Chapter 1, ‘The logic of connective action’ develops a three-part typology of collective vs. connective action (see the helpful diagram on p. 47). In contrast to the collective action of ‘organisation-brokered networks’, two different types of connective action are introduced: crowd-enabled vs. organisation-enabled action. The Occupy movement is a crowd-enabled action network, whilst the London-based coalition Put People First (PPF) typifies an organisation-enabled network.

Chapter 2, ‘Personalised communication in protest networks’, compares two coalitions linked to the G20 London summit of 2009 – the organisation-enabled PPF and a classic collective action network named Meltdown. Despite its more personalised approach, PPF attained a high degree of organisational coherence (p. 78) and remained ‘managed and focused’ (p. 86).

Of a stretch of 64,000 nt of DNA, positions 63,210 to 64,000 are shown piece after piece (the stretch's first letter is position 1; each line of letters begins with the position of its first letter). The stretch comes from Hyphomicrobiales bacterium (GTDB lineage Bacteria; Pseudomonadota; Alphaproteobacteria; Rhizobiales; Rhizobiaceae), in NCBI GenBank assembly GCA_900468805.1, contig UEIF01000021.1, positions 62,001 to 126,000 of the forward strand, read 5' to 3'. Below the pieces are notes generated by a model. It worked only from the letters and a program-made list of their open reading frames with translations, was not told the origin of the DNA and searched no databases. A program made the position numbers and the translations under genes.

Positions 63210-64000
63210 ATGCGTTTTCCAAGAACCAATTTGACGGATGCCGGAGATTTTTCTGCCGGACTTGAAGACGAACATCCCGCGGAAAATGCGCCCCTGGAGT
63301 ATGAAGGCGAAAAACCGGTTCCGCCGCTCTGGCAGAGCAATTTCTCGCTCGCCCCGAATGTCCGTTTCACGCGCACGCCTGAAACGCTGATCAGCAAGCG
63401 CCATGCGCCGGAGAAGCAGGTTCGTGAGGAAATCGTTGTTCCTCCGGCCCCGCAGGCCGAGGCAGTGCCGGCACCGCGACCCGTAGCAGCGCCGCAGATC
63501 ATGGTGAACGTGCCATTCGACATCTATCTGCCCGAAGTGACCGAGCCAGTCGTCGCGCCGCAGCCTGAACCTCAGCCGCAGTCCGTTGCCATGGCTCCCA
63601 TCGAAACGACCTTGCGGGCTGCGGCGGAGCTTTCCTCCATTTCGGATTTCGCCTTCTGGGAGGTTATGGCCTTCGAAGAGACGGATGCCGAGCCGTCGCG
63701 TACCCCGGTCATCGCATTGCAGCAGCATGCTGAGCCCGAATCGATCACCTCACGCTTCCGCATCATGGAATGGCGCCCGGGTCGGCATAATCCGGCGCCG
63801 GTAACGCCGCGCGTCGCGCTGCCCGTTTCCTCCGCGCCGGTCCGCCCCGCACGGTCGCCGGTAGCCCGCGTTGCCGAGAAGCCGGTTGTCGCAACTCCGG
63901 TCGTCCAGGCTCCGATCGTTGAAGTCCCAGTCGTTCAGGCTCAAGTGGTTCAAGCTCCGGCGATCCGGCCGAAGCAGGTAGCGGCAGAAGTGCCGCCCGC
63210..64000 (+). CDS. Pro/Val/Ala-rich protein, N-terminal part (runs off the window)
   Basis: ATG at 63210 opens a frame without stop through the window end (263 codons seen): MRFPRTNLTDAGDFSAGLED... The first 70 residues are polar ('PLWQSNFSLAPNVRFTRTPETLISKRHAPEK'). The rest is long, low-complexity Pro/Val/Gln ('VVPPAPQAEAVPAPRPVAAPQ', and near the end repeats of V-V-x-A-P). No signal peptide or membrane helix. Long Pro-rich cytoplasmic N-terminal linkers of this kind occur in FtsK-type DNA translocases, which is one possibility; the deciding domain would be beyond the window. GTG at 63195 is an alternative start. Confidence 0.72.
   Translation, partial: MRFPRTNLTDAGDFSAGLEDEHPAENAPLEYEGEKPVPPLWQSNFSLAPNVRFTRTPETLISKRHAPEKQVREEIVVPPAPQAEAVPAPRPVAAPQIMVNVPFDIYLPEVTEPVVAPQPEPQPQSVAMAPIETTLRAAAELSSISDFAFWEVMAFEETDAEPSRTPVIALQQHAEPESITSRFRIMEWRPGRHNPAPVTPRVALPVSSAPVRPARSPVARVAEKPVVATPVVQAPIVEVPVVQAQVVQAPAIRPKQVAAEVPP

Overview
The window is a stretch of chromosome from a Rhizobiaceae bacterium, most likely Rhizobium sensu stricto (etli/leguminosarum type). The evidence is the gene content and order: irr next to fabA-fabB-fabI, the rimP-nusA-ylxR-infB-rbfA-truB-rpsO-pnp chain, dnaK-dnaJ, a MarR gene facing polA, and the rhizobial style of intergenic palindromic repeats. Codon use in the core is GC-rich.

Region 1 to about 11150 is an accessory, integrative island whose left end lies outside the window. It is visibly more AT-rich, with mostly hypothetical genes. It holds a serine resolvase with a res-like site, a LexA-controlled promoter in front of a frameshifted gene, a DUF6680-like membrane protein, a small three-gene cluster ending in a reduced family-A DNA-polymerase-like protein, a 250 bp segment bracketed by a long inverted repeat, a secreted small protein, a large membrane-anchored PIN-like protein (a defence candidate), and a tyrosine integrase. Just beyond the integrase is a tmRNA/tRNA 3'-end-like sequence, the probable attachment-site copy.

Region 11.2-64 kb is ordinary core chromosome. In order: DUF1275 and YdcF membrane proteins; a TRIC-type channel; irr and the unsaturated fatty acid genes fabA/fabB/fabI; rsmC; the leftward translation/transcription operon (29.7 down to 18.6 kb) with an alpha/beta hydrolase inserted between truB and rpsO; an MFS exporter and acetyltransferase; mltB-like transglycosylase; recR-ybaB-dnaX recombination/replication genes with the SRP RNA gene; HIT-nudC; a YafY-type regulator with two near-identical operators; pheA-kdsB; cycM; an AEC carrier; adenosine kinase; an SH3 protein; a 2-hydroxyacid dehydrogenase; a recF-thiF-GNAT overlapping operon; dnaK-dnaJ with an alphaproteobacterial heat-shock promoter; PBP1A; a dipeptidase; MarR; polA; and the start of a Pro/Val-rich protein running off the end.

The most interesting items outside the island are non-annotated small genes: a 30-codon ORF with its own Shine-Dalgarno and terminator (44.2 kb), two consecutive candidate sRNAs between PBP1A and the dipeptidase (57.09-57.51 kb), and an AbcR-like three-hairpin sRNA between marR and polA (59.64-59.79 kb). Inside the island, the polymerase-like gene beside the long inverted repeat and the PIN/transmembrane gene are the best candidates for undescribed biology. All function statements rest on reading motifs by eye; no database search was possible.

Chapter 3, ‘Digital media and the organisation of connective action’ compares once again two 2009 networks. Here, however, both are connective action networks: the crowd-enabled #cop15 protests in Copenhagen vs. the organisation-enabled #thewave in London. By examining in detail two key Twitter practices (hashtagging and hyperlinking), the analysis reveals that the ‘crowdsourced’ gatekeeping of the Copenhagen Twitter stream was no less coherent than that of the organisation-managed London stream.